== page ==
Cass looking at online source of new revenue
Published 6:51 pm Friday, October 17, 2003
By By JOHN EBY / Niles Daily Star
CASSOPOLIS -- Perhaps Cass County's most diverse department in the breadth of its duties, Information Systems has six employees, including Director Kerry Collins, a 10-year county employee.
Monica Peters recently joined as office director from Cass District Library.
Carla Murray is a computer technician, primarily responsible for networking support to keep the systems operational.
Jodi Nestich is also a computer technician who assists Murray.
Bruce Campbell is the address technician and the soil erosion and sedimentation control technician.
Jim Becraft is the GIS, or Geographic Information System, technician.
Collins said one of his department's primary responsibility's is administering the tax administration system.
Through charging back those services to other government units, Collins said his office generates $95,000 in revenue.
GIS "is a way of taking paper-based information that references geography and putting it into a computer system to produce maps and answer zoning questions, roads, property lines, water and the correlation of different layers of information.
Assigning addresses is a process which requires notifying various officials, from 911 and the post office to the township and its voter registration system. That process utilizes GPS -- Global Positioning System -- technology to map out new roads.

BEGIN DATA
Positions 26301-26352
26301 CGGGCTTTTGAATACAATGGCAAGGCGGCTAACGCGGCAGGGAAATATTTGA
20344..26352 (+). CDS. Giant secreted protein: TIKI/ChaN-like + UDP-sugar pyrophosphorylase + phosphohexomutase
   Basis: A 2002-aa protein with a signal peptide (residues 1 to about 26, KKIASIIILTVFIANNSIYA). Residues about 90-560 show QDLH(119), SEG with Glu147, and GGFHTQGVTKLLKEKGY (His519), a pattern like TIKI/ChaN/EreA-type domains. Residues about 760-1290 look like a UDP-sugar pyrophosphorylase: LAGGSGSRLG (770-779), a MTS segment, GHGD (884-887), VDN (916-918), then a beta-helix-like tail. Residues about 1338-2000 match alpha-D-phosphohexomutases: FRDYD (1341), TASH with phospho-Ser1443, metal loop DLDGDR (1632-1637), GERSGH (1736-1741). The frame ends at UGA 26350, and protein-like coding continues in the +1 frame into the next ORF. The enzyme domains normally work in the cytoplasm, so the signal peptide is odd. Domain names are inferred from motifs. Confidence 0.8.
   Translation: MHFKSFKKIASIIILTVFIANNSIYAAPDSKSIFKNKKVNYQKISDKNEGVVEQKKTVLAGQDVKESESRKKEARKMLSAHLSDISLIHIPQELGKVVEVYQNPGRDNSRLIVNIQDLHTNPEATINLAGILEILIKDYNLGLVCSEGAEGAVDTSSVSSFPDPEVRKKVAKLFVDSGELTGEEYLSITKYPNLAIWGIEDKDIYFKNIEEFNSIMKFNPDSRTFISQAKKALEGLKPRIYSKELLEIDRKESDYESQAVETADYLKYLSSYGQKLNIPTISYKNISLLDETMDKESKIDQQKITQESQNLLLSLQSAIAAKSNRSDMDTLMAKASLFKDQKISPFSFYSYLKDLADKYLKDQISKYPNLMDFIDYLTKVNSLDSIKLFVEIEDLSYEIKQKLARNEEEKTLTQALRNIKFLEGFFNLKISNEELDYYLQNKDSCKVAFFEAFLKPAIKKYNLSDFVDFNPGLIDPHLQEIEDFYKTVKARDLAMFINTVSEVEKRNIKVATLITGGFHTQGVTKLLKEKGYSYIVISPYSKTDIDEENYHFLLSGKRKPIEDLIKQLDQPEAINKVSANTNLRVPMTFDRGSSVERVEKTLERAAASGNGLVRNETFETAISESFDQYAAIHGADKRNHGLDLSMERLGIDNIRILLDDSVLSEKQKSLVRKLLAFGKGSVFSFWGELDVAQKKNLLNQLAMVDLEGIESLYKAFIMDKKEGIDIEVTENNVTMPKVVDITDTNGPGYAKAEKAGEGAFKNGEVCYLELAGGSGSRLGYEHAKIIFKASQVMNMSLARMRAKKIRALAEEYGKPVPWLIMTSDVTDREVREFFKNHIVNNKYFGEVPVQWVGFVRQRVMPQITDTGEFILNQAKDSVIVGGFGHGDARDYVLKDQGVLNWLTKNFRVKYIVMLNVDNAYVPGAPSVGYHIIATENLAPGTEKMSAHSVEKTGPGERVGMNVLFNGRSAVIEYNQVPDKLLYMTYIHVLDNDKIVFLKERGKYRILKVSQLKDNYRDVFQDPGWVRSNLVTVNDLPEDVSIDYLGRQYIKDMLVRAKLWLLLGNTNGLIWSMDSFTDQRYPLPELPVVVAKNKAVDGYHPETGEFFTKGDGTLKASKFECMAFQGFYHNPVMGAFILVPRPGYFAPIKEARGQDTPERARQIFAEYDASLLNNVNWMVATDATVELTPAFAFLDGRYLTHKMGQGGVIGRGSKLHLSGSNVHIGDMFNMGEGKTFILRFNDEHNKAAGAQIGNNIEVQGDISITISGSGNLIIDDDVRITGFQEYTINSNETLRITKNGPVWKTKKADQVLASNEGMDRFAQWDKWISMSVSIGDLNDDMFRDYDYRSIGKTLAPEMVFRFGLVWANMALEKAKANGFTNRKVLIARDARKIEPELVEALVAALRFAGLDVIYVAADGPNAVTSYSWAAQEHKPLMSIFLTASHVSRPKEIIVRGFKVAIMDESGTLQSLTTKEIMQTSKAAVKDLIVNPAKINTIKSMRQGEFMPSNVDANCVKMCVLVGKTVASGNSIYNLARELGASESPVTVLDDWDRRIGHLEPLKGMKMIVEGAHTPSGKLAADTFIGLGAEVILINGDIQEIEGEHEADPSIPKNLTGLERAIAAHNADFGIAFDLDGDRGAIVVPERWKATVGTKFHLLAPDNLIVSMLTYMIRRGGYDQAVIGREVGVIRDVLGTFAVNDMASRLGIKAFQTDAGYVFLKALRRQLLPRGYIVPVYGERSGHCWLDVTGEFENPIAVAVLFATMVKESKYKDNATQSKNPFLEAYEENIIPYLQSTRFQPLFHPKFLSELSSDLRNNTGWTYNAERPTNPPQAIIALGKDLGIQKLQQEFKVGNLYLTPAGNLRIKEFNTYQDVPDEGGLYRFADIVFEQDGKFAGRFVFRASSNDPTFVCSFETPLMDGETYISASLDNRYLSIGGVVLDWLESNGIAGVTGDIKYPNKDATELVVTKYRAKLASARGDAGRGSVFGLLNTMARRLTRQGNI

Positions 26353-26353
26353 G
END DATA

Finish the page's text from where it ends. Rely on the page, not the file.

The Road Commission until 2000 handled the soil sedimentation and erosion control program to protect the waters of the State of Michigan.
Another large responsibility of Collins' department is to maintain and support other computer systems and e-mail at the Sheriff's Office, Animal Control, the Law and Courts Building and the 1899 courthouse.
A new duty added last summer with the advent of Law and Courts was the security access control system.
Many of its doors aren't controlled by keys, but photo cards employees wear around their necks.
Collins described the county's Web site as "static. It does not integrate live with any data. We've taken the approach of trying to develop our Web presence initially just to see how many people would actually use it. We're getting positive replies. People are starting to ask for more and more information on the Web. The Web is becoming second nature to many people. That's where a lot of information is stored and a lot of county information can be put out there" and published online.
Collins said five years ago Jackson County was generating $1,000 a month charging title companies for access to Register of Deeds records. Board of Commissioner meeting minutes could also be posted.